Observation review [PC]: When a sentient AI goes bad …
It wouldn’t surprise me if the team behind sci-fi thriller Observation – were fans of movies Alien, Event Horizon and 2001 A Space Odyssey.
The game opens aboard the international space station Observation which is above Earth’s orbit after suffering a catastrophic event. The ship’s medical officer Dr Emma Fisher eventually manages to reboot the ship’s AI Sam [System Administration Maintenance] but Sam receives a strange transmission telling him to “BRING HER”. Fast forward a bit and after a second event, the Observation finds itself above Saturn, Sam’s core functions compromised and the rest of Observation’s crew missing. Emma tasks Sam with finding out what has happened.
Sam reminded me a lot of HAL 2000, the ship board AI from Stanley Kubrick and Arthur C Clarke’s 2001 A Space Odyssey [a movie from 1968 that most young gamers, sadly, will know nothing about]. In that movie, HAL 9000 is the sentient AI on a spaceship heading to Jupiter [there’s also a mysterious black monolith discovered by apes, but that’s a story for another day]. HAL turns rogue, responsible for uttering the chilling line “I’m sorry, Dave, I’m afraid I can’t do that”.
Controlling Sam, you’re initially tasked by Fisher to assess any damage the ship has suffered, accessing the on board cameras to survey for problems. Sam opens hatches, when requested, provides feedback on ship-wide alerts and can possess remotely controlled drones which give a rather satisfying degree of movement around the ship’s tight confines.
Hints of Event Horizon started to appear for me early in the game when it became clear that all wasn’t as it seemed and Sam started becoming self-aware. When the words “BRING HER” flashed on the screen and a strange floating artifact appeared, I got chills down my spine. For some reason, the Observation itself reminded me a lot of Alien’s Nostromo and while there are no jump scares and it’s not scary, Observation’s atmosphere is tense enough to keep you on your toes.
I started playing Observation with mouse and keyboard but soon realised it would be easier using a controller, especially when it came to some of the puzzles requiring inputting codes using the left stick. The puzzles tend to be either drawing schematic patterns of the Observation’s old-school wiring so Sam can unlock hatches between the four arms of the space station or are inputting “Simple Simon” type patterns to rectify hardware issues such as jammed external clamps or to activate ship-wide protocols.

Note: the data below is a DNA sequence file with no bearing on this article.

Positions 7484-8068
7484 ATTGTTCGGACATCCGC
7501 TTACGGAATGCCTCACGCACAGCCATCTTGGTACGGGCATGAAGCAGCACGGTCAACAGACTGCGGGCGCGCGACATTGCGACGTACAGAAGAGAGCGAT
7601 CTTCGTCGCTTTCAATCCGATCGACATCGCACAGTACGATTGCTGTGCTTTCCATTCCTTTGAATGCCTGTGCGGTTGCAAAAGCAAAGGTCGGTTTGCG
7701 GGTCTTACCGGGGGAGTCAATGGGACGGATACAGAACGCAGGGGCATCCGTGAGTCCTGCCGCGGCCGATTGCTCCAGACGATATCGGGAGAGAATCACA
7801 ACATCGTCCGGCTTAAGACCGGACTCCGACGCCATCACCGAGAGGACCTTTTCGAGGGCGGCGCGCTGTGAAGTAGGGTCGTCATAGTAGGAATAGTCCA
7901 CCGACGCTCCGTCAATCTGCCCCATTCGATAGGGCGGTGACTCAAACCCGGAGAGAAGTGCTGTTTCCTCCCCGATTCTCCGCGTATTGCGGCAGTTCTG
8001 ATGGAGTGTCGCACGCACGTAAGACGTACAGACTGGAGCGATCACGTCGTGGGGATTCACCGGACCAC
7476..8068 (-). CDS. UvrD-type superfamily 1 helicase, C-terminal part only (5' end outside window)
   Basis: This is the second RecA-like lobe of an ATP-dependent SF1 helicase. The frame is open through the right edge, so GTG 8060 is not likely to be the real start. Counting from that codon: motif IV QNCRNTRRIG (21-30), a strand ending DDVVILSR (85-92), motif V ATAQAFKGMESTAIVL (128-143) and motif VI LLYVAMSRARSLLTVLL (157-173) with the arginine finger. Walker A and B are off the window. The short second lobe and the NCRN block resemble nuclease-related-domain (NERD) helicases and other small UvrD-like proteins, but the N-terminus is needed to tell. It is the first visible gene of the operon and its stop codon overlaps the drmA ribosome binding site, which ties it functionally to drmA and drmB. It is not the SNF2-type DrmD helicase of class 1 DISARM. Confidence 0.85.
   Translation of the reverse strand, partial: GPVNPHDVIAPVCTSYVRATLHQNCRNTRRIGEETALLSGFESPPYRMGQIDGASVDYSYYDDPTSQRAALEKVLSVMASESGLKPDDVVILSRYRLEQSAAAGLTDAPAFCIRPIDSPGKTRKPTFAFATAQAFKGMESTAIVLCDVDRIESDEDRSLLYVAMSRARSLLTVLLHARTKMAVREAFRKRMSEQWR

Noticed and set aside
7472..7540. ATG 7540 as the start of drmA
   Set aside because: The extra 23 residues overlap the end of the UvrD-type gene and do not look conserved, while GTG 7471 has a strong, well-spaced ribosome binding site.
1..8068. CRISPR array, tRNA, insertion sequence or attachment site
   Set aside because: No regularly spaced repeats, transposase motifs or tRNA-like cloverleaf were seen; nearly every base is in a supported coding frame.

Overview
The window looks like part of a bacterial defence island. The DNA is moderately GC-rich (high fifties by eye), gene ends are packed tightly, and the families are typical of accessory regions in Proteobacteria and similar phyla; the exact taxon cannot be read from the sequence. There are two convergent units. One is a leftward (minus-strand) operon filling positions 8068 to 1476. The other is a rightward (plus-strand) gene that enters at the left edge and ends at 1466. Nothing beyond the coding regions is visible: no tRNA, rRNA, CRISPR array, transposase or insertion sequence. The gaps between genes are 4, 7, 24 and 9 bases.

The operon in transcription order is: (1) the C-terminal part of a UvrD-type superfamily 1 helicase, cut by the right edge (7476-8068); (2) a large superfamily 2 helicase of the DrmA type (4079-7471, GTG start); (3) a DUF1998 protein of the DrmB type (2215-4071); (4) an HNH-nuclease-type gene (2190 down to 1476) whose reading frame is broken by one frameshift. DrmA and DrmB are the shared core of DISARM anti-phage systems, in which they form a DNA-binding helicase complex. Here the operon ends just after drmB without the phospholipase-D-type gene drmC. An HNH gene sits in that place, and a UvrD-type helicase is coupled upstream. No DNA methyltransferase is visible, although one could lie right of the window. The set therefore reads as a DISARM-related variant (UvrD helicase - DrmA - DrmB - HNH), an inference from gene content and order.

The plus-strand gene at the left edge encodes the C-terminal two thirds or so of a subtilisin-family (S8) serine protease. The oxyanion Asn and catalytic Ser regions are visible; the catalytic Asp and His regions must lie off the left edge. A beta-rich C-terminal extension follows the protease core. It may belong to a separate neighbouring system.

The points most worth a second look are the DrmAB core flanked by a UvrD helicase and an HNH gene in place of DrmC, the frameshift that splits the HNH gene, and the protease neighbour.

Despite being set in a futuristic space ship, Observation actually made me go old school, again, and I found myself falling back to my old trusty red notebook, scribbling down patterns and notes and the schematics needed to unlock and lock hatches [hey, my memory isn’t what it used to be]. I took photos of things I considered important. I scribbled down words like “launch codes”, “strange artifact”, “protocol” and “space station”. I sketched weird symbols and patterns that flashed up throughout the game. Observation is one of those games that you may well find yourself jotting down schematics on a piece of paper.
Look, I loved Observation from start to finish, eager to find out what the strange alien artifact was all about and intrigued to see whether Sam would go full HAL 9000 by the game’s conclusion [I actually stayed up till 1am on a school night to finish the game].
I thought the ending was a little too cliched but a twist about the 3/4 mark was a nice touch that turned things on its head for the better. The ending also leaves the door open for a potential sequel. Maybe.
Observation is a great first effort from a new studio. I’m interested to see where developer No Code goes from here with its next game.
Late in the piece while writing this review I learned that some of the members of developer No Code were actually on the team that made The Creative Assembly’s Alien Isolation so, yeah, I guess they are fans of the movie Alien.
Thanks to Devolver Digital’s Australian distributor for the review code.